By Tracie Korol
“We just got a puppy this weekend!” is a sentence I hear more often than a non-dog person would. I wade cautiously into these exchanges curious to know if the new owner was overcome with spontaneous puppy desire, shelter guilt or had they actually planned for what could become a 16-year commitment. Unfortunately, many of these new dog ventures fail because people do not take adequate time at the very beginning to evaluate the desired dog or their own abilities to deal with it once it becomes a part of the family.
Practically speaking, if you’re considering adding a puppy to the family, ask the question, “How much time do I have?’” If you bring a baby dog home on a whim, you will spend weeks, months or even years playing catch-up struggling to recover from mistakes made in the first few weeks. It may even grow into the problem of “how-do-we-get-rid-of” if the concerns become chronic. There are way too many of those poor pets at any shelter.
First, when you get the itch for a puppy, resist. Instead, begin your search by visualizing the whole package of dogness: the ideal age, size, coat, breed or breed cross, energy level, attention span, ability to give and receive attention, sociability, portability, genetics and current AND down-the-road health status. With that vision in mind, visit shelters frequently without bringing a dog home. It will be a killer to walk past all those pleading eyes, but keep the vision of your perfect dog in mind each time you visit. Be flexible to a degree but stick with it because little deviations from your ideal can become huge problems in the long run.
For instance, you like to keep your house tidy and you finally have white furniture now that the kids are gone, your vision of the perfect dog is a medium-sized, shorthaired white dog that is content to stand around on a dropcloth. However, you fall in love with a shaggy black puppy that grows into a 70-pound kind-of-a-shepherd that spends most of its free time off-loading long hair and tracking in sand. In time, the relationship with the dog will suffer because your desire for a grime-free living room may confine the dog to the kitchen or, worse, the backyard. DO NOT settle for a dog that doesn’t gladden your heart in every way and you won’t find yourself returning an older, less adoptable dog to the shelter when it doesn’t work out.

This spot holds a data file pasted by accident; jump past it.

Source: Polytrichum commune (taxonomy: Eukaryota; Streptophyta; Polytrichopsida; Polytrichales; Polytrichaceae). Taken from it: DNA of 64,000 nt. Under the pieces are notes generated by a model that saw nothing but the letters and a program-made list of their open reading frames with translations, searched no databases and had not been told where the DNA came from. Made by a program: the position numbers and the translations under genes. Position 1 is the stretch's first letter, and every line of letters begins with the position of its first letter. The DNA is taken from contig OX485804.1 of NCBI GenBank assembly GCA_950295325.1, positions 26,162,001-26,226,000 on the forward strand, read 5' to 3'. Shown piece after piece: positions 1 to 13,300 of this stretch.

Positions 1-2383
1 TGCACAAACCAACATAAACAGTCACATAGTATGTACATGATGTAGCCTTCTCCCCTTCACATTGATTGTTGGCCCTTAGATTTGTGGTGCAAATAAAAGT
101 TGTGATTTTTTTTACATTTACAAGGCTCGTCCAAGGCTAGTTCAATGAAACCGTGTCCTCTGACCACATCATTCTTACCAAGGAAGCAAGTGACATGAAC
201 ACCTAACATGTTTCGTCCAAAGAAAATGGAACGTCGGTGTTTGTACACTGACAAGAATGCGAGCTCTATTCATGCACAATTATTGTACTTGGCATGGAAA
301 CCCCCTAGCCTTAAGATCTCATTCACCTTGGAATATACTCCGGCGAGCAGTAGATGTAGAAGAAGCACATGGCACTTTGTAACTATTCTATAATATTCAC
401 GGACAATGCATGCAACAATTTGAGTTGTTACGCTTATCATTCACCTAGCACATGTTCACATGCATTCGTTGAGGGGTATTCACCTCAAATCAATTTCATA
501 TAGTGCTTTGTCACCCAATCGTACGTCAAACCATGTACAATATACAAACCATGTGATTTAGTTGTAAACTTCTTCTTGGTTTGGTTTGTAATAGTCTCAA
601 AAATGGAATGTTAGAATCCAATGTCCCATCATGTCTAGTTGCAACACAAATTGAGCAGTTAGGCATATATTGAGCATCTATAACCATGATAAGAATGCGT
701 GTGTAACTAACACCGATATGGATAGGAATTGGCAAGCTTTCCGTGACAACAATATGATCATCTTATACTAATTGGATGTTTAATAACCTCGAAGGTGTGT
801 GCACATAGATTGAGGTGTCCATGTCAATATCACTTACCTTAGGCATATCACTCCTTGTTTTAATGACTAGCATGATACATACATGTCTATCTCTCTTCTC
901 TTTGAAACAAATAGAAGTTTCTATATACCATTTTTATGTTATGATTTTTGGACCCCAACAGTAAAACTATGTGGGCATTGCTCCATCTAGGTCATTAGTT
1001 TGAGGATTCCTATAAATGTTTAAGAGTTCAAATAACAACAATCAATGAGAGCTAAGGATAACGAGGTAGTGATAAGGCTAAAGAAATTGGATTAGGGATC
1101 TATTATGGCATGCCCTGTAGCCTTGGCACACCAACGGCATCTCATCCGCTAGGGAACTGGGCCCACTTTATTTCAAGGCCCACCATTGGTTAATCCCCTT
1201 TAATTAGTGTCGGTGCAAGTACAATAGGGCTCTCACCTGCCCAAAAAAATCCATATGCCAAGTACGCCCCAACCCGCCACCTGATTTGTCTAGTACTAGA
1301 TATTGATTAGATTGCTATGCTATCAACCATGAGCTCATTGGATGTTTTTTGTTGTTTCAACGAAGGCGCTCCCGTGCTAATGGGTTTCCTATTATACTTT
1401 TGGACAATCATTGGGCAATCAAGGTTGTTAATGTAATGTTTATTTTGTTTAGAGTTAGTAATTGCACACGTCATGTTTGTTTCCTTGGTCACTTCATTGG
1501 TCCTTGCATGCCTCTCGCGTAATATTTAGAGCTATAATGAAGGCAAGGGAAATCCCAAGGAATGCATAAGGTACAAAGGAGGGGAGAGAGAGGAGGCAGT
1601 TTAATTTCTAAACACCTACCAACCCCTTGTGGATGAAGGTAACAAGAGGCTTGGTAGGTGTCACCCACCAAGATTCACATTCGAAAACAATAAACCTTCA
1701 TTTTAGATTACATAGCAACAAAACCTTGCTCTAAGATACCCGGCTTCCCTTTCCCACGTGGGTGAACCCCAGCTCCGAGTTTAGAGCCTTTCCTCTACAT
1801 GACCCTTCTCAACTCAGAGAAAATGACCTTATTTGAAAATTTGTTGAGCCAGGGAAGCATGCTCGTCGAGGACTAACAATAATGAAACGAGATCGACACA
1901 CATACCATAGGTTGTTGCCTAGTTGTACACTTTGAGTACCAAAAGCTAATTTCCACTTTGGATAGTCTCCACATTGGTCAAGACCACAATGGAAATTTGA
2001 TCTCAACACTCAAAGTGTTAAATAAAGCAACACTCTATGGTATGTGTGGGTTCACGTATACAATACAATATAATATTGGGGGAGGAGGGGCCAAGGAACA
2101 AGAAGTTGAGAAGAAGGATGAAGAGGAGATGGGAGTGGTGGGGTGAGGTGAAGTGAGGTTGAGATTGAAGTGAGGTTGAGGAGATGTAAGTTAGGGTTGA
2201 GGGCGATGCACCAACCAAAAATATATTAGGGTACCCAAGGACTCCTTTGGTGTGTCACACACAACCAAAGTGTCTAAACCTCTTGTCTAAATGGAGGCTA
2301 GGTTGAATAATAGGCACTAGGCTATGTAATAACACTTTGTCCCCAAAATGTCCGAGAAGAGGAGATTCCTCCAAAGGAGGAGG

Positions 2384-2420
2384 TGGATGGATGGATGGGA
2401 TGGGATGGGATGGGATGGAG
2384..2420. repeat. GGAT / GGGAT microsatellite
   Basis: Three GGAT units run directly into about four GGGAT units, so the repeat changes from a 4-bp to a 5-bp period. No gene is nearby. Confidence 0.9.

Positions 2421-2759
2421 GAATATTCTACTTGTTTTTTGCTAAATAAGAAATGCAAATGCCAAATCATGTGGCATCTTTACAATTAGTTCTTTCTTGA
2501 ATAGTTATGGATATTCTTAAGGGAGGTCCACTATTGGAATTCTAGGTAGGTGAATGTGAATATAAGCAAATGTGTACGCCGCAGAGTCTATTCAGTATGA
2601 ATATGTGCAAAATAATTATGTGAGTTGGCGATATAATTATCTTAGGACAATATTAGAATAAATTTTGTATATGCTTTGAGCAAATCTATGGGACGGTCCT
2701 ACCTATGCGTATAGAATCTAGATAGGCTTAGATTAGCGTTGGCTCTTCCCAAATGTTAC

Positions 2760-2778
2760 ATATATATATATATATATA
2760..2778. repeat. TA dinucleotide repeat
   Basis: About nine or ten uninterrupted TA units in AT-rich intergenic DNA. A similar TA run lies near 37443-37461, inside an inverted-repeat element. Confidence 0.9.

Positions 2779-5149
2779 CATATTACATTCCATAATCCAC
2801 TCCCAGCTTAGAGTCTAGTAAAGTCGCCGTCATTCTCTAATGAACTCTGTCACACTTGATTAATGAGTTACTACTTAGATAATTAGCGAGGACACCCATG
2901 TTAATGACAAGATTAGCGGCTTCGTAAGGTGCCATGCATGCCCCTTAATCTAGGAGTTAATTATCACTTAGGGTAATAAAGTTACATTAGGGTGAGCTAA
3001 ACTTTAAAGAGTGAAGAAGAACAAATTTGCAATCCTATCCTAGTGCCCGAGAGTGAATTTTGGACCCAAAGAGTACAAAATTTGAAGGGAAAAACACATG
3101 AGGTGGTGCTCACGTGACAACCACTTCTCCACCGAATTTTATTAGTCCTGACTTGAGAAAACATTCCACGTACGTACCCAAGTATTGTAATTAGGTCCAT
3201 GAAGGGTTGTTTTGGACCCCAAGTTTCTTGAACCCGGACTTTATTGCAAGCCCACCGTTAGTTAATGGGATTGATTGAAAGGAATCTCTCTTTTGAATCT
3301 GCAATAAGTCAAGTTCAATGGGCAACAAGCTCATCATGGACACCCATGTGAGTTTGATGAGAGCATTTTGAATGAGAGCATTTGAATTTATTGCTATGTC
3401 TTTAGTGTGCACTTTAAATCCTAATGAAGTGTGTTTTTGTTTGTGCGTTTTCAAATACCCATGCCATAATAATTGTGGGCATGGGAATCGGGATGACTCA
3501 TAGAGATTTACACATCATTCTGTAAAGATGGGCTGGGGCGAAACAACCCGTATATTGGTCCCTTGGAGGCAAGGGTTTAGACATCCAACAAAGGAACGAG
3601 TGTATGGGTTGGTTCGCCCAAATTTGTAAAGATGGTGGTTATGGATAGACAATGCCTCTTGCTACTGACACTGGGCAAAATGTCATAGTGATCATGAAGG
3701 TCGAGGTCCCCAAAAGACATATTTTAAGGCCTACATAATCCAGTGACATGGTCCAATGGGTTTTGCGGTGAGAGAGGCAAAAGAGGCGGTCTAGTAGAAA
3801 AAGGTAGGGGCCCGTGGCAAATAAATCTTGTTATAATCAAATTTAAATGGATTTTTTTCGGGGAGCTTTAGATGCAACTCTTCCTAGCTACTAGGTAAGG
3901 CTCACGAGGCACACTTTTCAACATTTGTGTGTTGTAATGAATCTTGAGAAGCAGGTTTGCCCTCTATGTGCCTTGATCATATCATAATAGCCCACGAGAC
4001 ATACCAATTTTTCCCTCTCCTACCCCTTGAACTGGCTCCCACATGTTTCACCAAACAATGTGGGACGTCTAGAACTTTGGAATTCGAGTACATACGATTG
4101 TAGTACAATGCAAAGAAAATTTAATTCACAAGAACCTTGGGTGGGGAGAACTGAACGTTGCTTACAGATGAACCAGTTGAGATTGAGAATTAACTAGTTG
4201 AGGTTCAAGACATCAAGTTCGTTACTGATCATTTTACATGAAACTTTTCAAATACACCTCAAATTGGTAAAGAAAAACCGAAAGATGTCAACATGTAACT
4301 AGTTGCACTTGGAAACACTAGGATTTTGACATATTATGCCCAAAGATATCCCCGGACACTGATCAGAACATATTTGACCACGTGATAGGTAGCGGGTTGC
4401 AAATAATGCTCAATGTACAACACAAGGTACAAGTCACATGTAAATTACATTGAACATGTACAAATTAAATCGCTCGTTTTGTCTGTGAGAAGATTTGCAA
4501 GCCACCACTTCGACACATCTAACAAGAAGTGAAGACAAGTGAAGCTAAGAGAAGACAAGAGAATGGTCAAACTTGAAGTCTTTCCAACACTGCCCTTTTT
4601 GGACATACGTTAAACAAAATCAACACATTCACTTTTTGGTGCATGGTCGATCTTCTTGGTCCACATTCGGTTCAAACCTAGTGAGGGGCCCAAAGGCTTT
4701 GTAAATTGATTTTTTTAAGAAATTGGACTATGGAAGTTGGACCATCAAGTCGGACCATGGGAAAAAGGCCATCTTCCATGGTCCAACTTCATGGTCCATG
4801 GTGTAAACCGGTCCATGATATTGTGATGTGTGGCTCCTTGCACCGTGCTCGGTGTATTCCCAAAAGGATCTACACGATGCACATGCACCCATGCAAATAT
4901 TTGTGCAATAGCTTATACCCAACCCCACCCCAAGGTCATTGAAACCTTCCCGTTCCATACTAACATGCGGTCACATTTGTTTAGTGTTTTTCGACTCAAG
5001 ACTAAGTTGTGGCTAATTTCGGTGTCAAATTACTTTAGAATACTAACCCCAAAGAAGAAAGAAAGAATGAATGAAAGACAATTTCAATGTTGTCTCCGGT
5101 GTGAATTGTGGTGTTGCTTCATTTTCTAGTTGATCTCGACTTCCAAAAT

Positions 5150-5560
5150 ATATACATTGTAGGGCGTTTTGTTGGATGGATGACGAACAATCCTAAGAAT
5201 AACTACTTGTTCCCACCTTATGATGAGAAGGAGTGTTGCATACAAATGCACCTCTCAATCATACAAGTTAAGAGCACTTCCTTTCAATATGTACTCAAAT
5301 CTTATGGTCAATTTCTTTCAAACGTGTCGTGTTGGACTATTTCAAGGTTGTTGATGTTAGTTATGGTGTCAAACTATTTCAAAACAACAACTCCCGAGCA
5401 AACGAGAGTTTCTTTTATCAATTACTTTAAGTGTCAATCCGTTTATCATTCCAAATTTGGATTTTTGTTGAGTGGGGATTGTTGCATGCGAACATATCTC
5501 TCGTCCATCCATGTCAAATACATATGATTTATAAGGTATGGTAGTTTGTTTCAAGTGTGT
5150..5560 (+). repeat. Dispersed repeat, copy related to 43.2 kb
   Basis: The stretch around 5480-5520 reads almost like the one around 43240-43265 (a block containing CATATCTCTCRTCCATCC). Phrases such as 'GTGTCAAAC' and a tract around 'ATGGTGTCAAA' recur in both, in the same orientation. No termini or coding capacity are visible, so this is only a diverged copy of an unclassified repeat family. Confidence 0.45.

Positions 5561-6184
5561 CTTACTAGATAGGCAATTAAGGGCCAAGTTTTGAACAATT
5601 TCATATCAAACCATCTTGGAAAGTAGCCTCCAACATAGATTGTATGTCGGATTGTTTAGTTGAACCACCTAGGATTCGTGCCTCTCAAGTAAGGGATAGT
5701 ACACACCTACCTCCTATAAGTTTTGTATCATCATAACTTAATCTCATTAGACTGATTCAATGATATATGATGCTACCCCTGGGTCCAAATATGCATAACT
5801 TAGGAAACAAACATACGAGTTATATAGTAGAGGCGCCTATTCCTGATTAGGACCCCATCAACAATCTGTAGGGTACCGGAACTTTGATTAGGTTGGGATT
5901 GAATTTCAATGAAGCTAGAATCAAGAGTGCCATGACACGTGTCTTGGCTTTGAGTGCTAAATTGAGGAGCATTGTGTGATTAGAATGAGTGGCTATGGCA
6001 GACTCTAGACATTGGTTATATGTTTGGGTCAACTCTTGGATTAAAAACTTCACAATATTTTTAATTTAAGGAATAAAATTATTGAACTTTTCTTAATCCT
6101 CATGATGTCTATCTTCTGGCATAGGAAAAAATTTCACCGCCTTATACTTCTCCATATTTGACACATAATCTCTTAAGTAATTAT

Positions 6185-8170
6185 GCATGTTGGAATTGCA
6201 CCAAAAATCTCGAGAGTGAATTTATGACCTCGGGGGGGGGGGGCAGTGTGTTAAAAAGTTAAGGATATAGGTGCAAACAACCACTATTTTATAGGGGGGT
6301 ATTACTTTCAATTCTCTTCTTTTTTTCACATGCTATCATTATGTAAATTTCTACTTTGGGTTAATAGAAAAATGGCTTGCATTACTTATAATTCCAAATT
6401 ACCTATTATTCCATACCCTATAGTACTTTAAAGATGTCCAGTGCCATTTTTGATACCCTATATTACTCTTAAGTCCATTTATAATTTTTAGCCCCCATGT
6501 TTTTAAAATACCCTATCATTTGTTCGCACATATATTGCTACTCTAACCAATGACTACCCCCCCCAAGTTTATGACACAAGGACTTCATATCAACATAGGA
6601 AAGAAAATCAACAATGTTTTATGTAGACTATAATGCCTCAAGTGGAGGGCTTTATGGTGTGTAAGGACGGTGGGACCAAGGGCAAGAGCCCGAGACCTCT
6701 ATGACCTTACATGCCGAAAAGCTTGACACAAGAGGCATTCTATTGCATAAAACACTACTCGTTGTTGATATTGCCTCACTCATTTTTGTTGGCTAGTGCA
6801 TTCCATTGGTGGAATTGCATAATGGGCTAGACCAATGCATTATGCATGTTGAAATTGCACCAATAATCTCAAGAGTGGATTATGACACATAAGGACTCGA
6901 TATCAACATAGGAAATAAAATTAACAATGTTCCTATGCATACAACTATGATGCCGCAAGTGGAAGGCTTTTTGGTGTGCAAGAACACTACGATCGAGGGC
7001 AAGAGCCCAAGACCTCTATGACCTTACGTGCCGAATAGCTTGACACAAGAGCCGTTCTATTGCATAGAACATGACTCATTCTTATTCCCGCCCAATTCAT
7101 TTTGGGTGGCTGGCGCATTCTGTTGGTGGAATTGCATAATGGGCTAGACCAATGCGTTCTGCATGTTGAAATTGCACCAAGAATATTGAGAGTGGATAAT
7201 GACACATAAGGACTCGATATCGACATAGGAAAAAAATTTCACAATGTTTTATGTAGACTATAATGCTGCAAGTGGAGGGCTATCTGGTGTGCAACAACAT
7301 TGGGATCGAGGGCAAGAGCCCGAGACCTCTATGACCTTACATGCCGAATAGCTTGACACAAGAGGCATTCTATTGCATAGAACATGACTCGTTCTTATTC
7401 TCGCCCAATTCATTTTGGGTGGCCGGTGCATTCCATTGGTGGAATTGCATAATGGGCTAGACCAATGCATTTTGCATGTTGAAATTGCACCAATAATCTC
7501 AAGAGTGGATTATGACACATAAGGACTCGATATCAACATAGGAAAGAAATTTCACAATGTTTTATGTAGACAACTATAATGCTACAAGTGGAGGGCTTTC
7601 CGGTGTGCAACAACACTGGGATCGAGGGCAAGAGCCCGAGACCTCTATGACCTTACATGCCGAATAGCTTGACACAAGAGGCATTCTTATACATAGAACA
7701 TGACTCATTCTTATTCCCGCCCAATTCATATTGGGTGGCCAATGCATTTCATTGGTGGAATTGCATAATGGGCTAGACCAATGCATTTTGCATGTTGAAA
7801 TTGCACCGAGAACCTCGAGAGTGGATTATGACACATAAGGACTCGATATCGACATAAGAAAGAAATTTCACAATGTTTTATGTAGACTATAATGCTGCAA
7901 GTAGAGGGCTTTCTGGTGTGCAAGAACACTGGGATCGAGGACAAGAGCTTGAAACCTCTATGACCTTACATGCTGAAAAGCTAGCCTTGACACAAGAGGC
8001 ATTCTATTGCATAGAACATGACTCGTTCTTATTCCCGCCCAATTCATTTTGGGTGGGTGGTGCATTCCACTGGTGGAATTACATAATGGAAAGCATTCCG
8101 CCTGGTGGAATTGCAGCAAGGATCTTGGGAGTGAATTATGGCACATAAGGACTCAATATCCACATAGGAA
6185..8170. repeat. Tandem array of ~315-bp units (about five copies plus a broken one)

While you are visiting shelters, prepare your house and your personal lifestyle for your little addition. Purchase ALL the things you’ll need to make the transition easier before you bring the puppy home: get a crate, make some good puppy food, get a good leash (not one of those retractable thingys), stock up on grooming equipment, toys, Nature’s Miracle, and lots of paper towels. Think about containment. Do you need a portable pen? (yes) Do you need to make a major household improvement by fencing the backyard? (yes) Think long and hard about your commitment to time spent with the dog. Are you committed to taking walks several times a day no matter what the weather or your social obligations? (yes) Are you committed to constantly supervising your pup for the first weeks? (yes) Are you committed to paring down your environment to absolute basics to protect your puppy from the temptation of desirable objects? (yes)
Occasionally, I have the pleasure of hosting puppies. Before a visit, I roll up the carpets, close off all but the assigned area, tie up any exposed cords, put plants out of danger-range, and have the paper towels and cleaner readily at hand. Yet, invariably, I still have to run down Master Pup when he speeds past with some kind of contraband in his mouth. Even when “completely prepared,” these crafty little creatures have a knack for finding the forgotten and unknown … and then eating it. I might have tended a few thousand puppies in my time, and trust me, they all find contraband.
These considerations are only the beginning of accepting responsibility for the life of another living creature. The way you prepare and care for your pup in the first few weeks will determine your success of a life-long relationship of companionship and love. I think the Boy Scouts summed it up: Be Prepared.